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DHS to release an active shooter training simulator for teachers

It puts them in a virtual shooting incident to prepare them for a real one.
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Last June, the Department of Homeland Security (DHS) released a virtual training program for first responders aimed at preparing them for an active shooter incident. Now, there's a program specifically for teachers. "With teachers, they did not self-select into a role where they expect to have bullets flying near them. Unfortunately, it's becoming a reality," Tamara Griffith, one of the chief engineers of the program, told Gizmodo. "And so we want to give them that chance to understand what options are available to them and what might work well for them."

The platform, called Enhanced Dynamic Geo-Social Environment, or EDGE, was developed by DHS and the US Army and was built on Epic Games' Unreal engine. For this particular program, the developers listened to audio taken from the Virginia Tech and Sandy Hook shootings in order to make the simulations as accurate as possible. They also spoke to a mother of one of the Sandy Hook victims, according to the Associated Press, and she gave them details about what happened throughout that day.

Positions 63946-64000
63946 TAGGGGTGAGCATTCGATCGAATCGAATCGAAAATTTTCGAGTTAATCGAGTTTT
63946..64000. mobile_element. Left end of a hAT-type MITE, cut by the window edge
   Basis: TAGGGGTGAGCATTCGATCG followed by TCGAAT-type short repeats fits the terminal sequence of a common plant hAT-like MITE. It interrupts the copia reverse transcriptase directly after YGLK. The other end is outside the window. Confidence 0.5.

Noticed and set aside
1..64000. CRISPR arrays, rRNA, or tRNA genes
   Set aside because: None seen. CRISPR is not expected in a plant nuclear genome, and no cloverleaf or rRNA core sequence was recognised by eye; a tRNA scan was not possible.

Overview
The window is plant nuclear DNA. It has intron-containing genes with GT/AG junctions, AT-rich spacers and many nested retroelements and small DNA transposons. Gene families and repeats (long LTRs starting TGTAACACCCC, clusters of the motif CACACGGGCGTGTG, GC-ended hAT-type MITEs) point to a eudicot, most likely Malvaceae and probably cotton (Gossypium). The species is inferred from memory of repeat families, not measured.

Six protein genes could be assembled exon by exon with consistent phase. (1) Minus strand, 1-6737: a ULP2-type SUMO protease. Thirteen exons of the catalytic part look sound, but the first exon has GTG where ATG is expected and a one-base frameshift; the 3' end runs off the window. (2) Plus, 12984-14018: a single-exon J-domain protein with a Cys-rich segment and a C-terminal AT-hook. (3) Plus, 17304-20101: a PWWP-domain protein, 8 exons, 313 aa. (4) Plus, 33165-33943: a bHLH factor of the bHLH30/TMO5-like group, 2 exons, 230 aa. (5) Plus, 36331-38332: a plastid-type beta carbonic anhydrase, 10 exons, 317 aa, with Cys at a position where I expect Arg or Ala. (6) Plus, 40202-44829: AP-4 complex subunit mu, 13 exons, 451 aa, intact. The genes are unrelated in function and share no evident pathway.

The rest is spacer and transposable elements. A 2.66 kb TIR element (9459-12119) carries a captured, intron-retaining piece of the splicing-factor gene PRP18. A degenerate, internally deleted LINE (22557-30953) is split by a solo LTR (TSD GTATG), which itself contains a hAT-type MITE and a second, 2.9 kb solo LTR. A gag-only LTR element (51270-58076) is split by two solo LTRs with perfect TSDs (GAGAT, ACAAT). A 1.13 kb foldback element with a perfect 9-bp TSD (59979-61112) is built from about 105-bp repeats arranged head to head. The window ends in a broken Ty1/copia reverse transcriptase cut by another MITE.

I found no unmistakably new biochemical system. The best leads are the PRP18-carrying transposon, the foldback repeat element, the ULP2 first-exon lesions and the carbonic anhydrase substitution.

In the training program, participants can play the role of teacher, shooter or officer and the program can take into account different safety measures that a particular school might have. For instance, intercom systems or automatic locks can be worked into the simulation. While working through the virtual shooting incident, participants are given tips on effective practices such as locking doors and constructing barricades. "The more experience you have, the better your chances of survival are," said Griffith. "So this allows you to practice and have multiple experiences [and] know what works and what doesn't work."

The EDGE simulator for teachers is scheduled to be released this spring.

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